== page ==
Posts

What kind of a management consultant are you?

On a fairly regular basis, I am asked, “What kind of a consultant are you, Kevin?” I admit that my typical response has been to take the easy road by responding, “It depends.” For the last several weeks, I have begun to think more creatively on the nature, type, and roles of management consultants in organizations. I have served in various capacities as a consultant to a myriad of organizations; reflecting on what I do in the various situations can only help me get better. During these reflections, I have come to the realization that there are archetypes of management consultants.

Lawyers: Management consultants often are called in to act as lawyers. These engagements occur when an organization is need of specialized, strategic, decision-making advice. When done correctly, the consultants are called in to help an organization evaluate strategic options before they choose a major course of action. When done incorrectly, consultants are called in to help mitigate damage from actions, or even to address public relations disasters.

Engineers: One of the most popular role for management consultants is that of an ‘engineers.’ Most graduates take on this position as their first job after completion of their  studies. In this role, the consultant helps an organization to ‘build’ something, most commonly an information technology solution or a human resource process. The management consultant builds a new organizational artifact and helps an organization make it a part of its operational fabric.

Designers:  Consultants who act as designers, or architects, oversee the work of engineers who might later build something. Designers are involved in the process of architecting organizational re-designs, system integrations, and even process improvement projects. The major element that differentiates designers from engineers is that designers need to have broad knowledge about the business and industry in which the organization operates. Engineers, on the other hand, have deeper knowledge about their particular too lsets.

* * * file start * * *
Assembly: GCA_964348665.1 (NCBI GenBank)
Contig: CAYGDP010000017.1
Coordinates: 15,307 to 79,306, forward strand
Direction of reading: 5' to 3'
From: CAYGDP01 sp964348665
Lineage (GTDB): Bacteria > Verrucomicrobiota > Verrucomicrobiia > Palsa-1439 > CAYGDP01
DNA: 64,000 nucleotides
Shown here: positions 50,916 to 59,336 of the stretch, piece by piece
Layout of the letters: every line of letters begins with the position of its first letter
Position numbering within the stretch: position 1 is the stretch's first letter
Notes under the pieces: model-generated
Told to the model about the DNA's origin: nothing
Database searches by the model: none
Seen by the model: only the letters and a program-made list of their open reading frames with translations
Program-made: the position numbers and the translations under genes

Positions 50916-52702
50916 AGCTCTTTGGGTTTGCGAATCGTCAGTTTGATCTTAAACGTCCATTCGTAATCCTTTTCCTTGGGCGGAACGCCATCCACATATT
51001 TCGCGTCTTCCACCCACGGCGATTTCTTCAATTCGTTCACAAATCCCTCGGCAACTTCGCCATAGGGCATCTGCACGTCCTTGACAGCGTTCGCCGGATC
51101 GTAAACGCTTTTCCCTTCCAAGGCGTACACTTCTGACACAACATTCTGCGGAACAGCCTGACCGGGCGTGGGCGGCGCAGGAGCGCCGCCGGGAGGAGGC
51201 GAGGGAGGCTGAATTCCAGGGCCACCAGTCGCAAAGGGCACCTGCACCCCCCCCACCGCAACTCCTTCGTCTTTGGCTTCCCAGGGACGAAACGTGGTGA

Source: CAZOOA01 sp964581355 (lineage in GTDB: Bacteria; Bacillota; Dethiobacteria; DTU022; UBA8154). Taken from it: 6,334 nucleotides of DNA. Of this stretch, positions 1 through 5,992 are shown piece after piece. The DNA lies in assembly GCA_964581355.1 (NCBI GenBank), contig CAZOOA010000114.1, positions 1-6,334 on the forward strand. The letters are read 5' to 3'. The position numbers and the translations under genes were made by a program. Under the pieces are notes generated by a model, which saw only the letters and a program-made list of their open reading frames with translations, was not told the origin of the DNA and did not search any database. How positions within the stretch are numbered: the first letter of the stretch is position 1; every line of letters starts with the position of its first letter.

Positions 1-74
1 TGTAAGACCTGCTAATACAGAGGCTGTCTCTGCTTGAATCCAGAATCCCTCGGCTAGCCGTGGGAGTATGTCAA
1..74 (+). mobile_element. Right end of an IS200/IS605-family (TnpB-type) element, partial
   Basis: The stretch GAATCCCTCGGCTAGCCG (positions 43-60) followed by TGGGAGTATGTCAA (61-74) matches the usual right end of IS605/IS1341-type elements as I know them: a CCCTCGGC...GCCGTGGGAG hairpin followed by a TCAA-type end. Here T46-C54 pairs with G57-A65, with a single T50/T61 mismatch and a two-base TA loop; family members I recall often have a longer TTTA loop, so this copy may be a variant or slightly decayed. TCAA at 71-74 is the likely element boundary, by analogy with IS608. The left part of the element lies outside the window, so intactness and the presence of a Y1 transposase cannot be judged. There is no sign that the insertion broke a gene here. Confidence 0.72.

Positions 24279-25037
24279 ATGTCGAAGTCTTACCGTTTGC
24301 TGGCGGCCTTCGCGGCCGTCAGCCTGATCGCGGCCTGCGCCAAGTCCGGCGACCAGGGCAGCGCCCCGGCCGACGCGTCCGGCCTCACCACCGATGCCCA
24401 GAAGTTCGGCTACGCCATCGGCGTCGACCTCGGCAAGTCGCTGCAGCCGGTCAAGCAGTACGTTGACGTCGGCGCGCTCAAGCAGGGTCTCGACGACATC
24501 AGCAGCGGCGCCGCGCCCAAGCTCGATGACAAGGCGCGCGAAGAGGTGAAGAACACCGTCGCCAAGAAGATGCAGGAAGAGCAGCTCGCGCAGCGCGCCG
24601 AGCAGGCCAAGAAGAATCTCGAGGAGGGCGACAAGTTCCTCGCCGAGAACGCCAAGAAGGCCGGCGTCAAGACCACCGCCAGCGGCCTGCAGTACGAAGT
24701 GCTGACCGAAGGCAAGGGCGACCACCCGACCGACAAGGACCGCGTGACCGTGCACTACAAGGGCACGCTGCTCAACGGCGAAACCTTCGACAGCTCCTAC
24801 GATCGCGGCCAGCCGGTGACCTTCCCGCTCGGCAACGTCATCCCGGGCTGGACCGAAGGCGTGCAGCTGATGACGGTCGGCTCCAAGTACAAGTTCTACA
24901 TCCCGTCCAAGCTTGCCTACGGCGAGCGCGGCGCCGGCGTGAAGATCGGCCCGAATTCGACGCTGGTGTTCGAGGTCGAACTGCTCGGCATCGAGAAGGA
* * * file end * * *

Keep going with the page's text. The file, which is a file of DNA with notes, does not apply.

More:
Doctors: There are management consultants who are called upon to work as doctors. They deal with specific organizational problems, when management knows that either 1) the organization needs a routine check-up, or 2) the organization is suffering from an ailment and needs a medication (fix) to remedy the situation. Management consultants that work as doctors have deep knowledge within specific domains and are often experts in these spaces. Doctor-like management consultants are common for issues such as employee morale boosting, global innovation team management, or assisting in managing organizational change programs.

Artists: The most eclectic of management consultants function as artists. These individuals bring innovation into an organization. They bring new ideas that the organization did not know were there and are meant to stimulate fresh thinking and reflection. Like Picasso or van Gogh, artists rarely come up with creations to meet specific needs of an organization. It is more common for organizations to recognize the value of their work and then bring their ideas into the organization. Like hanging a painting on the wall, the ideas are meant to stimulate the organization to fresh and invigorated thinking.

Coaches: Management consultants who have a track record of working with senior executives and organizational leaders are often called upon to take on the role of coach. This also happens to be my favorite role as a consultant.  In this role, the coach serves as a confidant and mentor to an executive. Executives use their coach to help them improve their skills (from building effective business plans to creating effective teams).  In turn, the coach puts executives through a series of "exercises" to train them on how to become effective leaders.

How do you feel about this classification scheme? Have I missed any other types of consultants? What kind of management consultant do you want to be and why?